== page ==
106th St Bridge - Calumet River
The first bridge built at 106th street was a hand operated swing bridge built in the 1890's. This bridge was converted from hand power to electric power in 1923 and it was the last hand operated Chicago owned bridge.
Planning for the current bascule bridge began in 1926. Construction began in November of 1927. Initial activities involved setting up a detour bridge to make room for bascule construction. This was accomplished by moving the existing swing bridge and building by temporary approaches for the detour. Superstructure work started in October of 1928 and the 106th street bascule opened to traffic on September 28, 1929. Bridgehouses were completed in July 1931.
When this bridge was completed, its 250.5 ft. trunnion-to-trunnion span was the longest of any of Chicago's trunnion bascule bridges. This was a short-lived distinction. The Wabash Avenue bridge, which opened in 1930, surpassed it with a 269 ft. trunnion-to-trunnion span.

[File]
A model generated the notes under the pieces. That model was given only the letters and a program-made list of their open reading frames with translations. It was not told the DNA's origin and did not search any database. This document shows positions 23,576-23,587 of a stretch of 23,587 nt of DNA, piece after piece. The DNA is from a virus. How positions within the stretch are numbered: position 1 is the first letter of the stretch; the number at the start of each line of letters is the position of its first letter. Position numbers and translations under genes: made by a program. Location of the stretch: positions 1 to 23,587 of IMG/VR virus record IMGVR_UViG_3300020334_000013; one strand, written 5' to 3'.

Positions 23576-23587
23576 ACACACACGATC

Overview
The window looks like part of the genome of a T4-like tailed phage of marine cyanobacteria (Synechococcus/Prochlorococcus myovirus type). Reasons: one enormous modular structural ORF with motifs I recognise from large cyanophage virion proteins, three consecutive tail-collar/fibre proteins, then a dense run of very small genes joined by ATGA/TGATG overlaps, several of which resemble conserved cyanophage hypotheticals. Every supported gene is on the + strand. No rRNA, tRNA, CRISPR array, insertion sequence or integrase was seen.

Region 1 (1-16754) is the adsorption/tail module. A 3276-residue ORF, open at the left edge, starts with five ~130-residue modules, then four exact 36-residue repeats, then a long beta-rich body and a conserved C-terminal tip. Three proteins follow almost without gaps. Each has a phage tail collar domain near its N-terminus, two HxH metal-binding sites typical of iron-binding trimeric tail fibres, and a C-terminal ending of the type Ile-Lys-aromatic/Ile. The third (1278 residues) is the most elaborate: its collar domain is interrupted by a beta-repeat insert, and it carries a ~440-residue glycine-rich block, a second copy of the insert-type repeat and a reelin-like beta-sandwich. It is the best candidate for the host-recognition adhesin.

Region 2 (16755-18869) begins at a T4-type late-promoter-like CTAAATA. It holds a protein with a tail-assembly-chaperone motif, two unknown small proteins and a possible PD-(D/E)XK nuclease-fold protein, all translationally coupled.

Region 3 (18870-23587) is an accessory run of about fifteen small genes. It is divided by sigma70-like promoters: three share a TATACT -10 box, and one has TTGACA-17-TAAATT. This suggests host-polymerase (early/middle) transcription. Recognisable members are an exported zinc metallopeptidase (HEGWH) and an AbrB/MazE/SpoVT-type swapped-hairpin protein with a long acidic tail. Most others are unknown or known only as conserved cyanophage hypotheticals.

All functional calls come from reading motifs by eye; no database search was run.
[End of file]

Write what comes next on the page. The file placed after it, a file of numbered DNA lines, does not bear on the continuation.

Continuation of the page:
The 106th street bridge was one of twelve bridges that were dedicated during the reign of William “Big Bill” Thompson. Most of these dedications were elaborate affairs and the dedication for the 106th street bridge was no different.
As described in the Chicago Tribune, “thousands” defied a heavy rain to attend the ceremony which consisted of a 3 mile long parade with floats depicting transportation progress from the late 1600's to 1929. Airplanes circled overhead, the U.S.S. Wilmette was docked at the bridge, and there was a ribbon cutting ceremony. In this case the “ribbon” was made up of about 30 young women in costumes representing the “principal thirty nations whose people have helped to build up South Chicago and the Calumet district.”
Festivities concluded with a ceremonial bridge lift for the U.S.S. Wilmette and speeches. An interesting absence noted in the paper was Mayor Thompson. Richard Wolfe, Public Works Commissioner, was the mayor's stand-in as emcee.
Additional information about this bridge may be found at Historicbridges.org.